Florynce "Flo" Kennedy: The Life of a Black Feminist Radical is available for purchase from University of North Carolina Press and Amazon

Often photographed in a cowboy hat with her middle finger held defiantly in the air, Florynce "Flo" Kennedy (1916–2000) left a vibrant legacy as a leader of the Black Power and feminist movements. In the first biography of Kennedy, Sherie M. Randolph traces the life and political influence of this strikingly bold and controversial radical activist. Rather than simply reacting to the predominantly white feminist movement, Kennedy brought the lessons of Black Power to white feminism and built bridges in the struggles against racism and sexism. Randolph narrates Kennedy’s progressive upbringing, her pathbreaking graduation from Columbia Law School, and her long career as a media-savvy activist, showing how Kennedy rose to founding roles in organizations such as the National Black Feminist Organization and the National Organization for Women, allying herself with both white and black activists such as Adam Clayton Powell, H. Rap Brown, Betty Friedan, and Shirley Chisholm.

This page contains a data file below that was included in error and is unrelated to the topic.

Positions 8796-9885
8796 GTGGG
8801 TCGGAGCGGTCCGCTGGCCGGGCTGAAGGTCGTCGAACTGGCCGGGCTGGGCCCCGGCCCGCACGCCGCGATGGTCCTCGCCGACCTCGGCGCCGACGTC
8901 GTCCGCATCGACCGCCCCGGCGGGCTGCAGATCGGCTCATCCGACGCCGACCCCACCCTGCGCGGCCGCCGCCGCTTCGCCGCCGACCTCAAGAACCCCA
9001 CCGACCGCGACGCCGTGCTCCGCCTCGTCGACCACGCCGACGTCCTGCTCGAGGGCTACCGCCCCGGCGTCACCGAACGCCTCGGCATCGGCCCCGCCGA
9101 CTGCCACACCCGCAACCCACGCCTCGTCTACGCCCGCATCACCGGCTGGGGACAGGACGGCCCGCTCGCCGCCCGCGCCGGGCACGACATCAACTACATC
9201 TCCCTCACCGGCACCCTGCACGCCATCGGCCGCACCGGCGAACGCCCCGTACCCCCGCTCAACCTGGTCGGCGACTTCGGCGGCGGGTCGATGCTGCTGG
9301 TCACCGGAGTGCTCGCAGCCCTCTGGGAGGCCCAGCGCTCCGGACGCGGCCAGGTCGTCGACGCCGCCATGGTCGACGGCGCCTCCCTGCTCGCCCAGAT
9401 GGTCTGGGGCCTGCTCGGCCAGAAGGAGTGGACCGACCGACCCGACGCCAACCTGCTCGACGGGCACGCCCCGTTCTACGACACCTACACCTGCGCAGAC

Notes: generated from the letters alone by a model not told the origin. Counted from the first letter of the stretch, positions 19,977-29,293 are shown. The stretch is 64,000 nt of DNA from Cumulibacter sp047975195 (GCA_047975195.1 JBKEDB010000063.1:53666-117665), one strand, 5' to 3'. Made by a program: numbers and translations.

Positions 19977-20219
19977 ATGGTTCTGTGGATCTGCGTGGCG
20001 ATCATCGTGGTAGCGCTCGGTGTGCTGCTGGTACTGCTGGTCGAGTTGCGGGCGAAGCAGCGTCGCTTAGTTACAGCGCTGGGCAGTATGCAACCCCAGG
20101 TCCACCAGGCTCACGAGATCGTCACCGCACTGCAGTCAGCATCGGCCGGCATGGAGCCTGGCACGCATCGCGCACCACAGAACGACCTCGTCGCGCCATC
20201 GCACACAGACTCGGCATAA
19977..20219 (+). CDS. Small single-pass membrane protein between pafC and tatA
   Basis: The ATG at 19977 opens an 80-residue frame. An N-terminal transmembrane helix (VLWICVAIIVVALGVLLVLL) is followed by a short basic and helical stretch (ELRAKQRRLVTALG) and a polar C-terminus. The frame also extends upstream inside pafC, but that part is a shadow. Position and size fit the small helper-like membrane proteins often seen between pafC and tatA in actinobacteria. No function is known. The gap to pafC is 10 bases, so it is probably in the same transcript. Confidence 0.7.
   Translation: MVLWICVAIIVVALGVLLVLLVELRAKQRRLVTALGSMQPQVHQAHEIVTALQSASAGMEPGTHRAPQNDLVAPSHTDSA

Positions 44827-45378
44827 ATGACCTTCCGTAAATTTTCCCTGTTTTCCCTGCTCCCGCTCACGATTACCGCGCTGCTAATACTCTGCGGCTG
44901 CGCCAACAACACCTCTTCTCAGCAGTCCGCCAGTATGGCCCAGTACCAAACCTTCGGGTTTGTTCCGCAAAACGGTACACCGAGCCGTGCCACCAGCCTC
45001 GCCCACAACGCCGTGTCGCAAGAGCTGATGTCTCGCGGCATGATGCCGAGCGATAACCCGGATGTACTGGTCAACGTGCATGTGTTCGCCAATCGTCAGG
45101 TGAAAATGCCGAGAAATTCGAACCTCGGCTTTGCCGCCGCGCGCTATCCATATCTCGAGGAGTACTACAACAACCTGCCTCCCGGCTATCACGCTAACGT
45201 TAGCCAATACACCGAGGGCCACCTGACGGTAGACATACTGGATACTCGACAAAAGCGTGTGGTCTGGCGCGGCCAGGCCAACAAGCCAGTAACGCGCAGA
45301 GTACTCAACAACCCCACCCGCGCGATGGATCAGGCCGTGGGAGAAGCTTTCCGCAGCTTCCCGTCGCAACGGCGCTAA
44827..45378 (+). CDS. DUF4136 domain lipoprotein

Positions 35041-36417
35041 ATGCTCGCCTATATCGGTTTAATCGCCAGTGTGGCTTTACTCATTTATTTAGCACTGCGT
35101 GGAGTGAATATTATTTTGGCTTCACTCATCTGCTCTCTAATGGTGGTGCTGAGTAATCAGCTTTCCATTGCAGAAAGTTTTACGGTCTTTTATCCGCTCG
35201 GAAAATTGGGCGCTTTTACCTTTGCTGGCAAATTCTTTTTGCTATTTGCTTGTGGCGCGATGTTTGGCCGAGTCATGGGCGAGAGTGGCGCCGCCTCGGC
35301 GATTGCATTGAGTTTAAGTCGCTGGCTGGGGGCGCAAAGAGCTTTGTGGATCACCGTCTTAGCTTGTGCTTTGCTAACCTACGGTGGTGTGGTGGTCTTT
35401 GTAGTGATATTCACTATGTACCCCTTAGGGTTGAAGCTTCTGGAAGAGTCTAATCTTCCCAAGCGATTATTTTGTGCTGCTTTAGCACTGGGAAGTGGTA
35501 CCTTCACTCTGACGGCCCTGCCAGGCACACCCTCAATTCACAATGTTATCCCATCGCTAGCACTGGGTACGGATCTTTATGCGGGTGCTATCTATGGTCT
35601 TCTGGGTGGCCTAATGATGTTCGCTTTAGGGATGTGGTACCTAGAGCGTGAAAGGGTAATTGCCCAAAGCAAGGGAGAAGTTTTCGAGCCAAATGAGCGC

Making use of an extensive and previously uncollected archive, Randolph demonstrates profound connections within the histories of the new left, civil rights, Black Power, and feminism, showing that black feminism was pivotal in shaping postwar U.S. liberation movements.

“Florynce Kennedy is one of the founders of modern feminism, yet too few people now know her spirit and words, her courageous and outrageous example. I was lucky to have her as a teacher and friend. You will be, too, once you meet her in the pages of Sherie M. Randolph’s welcome and important biography.”
— Gloria Steinem
“A tour de force: thoroughly researched, well-written, and compelling. Randolph’s analysis of the life of the flamboyant and fierce Flo Kennedy challenges many popular notions about both the Black Power and the women’s movements.”
— Barbara Ransby, author of Ella Baker and the Black Freedom Movement
“Florynce “Flo” Kennedy absolutely shatters any notion that African American women came to feminism after white women. Sherie M. Randolph’s biography of Flo Kennedy forces us to rethink civil rights, Black Power, and feminist history. A fascinating and revolutionary book.”
— Annelise Orleck, Dartmouth College, author of Common Sense and a Little Fire